Earlier this year I was asked, by the parent of a daughter on the basketball team I coached, why I was going all the way to South America to volunteer when there were plenty of volunteer opportunities at home in Marin County, California. My answer was short and simple: “I can’t afford to do it in Marin.” What I should have asked, but didn't, was, "Who needs help more - a team of 6th grade basketball players or a couple hundred Andean peasants?"
Marin County is one of the most expensive places in the world to live and often requires two six-figure incomes in order to pay the mortgage. In families where only one spouse works and the other stays at home, the working spouse usually spends significant time traveling and working evenings and weekends. Adding on 20 hours a week of volunteering would upset the work-family balance even further.
With this “economic yoke” around our heads, putting in substantial volunteer hours near our home was not in the cards. By renting out our house for a year and covering out costs, we removed the yoke and were able to volunteer anytime and anywhere we pleased.
I did a lot of research on volunteering and NGOs in the months leading up to our sabbatical. I talked to a Canadian family who spent a couple months volunteering in Urubamba, Peru with ProPeru, I spoke with a woman in Washington D.C. who was the U.S. director of Coprodeli, I chatted with a representative from Cross-Cultural Solutions, as well as organizations like Global Crossroads, BUNAC, Personal Overseas Development, I to I, Peru Positive Action, Gap Year, and Global Vision International. With the exception of Coprodeli, these organizations request fees anywhere from $500-1,000 per week for volunteering. In addition to paying to be a volunteer, you must pay for your round trip airfare, as well. In return for these fees, the organization will typically pick you up at the airport, provide your room and board and set you up with a volunteer opportunity. Having travelled quite a bit in developing countries, I know that the actual cost of what they are providing is significantly less than what they are charging. I’m sure that these aid organizations are doing good things in developing countries; I just didn’t feel that spending almost $1,000 per week was necessary.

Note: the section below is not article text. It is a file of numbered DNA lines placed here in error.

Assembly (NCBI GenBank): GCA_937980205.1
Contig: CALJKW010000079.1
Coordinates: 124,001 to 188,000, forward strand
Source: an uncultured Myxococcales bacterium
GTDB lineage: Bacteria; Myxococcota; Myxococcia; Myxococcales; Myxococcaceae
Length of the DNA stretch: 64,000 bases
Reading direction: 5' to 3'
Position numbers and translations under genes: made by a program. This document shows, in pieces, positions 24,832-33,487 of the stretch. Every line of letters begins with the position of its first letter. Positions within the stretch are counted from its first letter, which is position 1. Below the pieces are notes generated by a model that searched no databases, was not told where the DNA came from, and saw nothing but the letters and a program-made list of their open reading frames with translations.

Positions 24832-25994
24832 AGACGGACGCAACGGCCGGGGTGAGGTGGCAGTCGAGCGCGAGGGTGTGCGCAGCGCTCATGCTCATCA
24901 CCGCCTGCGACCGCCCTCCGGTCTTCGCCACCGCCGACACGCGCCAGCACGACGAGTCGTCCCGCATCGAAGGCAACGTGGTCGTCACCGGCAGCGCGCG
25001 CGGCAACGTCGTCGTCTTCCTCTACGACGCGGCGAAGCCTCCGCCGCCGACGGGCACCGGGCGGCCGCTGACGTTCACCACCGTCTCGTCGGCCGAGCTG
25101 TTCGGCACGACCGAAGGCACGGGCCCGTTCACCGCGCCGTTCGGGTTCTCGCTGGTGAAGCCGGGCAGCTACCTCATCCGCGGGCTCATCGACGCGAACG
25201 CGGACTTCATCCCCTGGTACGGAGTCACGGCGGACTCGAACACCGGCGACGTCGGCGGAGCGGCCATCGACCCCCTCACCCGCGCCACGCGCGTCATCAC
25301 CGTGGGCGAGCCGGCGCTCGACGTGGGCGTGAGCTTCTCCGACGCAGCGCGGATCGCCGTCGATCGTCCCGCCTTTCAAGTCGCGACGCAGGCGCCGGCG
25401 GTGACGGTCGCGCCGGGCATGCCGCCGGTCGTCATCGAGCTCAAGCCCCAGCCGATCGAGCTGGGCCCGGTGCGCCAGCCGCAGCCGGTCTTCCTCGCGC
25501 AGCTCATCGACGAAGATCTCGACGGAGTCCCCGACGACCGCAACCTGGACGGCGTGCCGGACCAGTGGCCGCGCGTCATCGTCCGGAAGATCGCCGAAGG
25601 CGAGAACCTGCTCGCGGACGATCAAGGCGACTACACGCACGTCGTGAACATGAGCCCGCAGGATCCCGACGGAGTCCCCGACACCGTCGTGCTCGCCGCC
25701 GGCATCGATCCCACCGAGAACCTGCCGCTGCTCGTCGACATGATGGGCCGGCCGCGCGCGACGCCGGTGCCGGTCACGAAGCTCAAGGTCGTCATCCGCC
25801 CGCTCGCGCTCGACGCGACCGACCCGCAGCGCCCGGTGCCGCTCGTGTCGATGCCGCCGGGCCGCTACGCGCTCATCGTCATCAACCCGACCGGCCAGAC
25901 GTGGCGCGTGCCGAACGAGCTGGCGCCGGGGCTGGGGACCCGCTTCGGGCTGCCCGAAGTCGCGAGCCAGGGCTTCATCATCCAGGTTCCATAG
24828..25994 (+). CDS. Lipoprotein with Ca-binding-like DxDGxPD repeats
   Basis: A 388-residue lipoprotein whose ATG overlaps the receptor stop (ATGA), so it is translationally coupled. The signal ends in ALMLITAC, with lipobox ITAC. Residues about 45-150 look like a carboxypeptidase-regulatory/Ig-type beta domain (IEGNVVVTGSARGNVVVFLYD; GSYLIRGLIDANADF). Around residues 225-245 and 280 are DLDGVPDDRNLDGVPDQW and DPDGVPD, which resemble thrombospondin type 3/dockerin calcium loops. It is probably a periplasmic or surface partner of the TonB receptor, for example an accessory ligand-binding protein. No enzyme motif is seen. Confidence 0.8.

At this point in my research, I was learning of a new industry called “Volun-Tourism.” This niche travel industry caters to a growing number of people who want to volunteer and help somewhere in the third world, but don’t have the time, language ability or inclination to arrange a volunteer opportunity on their own. The perfect client has only a week or two of vacation, doesn’t speak the local language and needs someone to arrange it for them. Some of the organizations do a lot of good but some are nothing more than the volunteer equivalent of a photo op. (“Here’s a photo of me building a house in Peru”)
After spending a lot of time researching the different aid organizations, I did find several that facilitated meaningful volunteer matches (idealist.org, Fairplay, etc.) in Latin America and, understandably, they did require a longer commitment and at least an intermediate level of Spanish. From these organizations I was able to narrow down my list of potential employers and make my choice.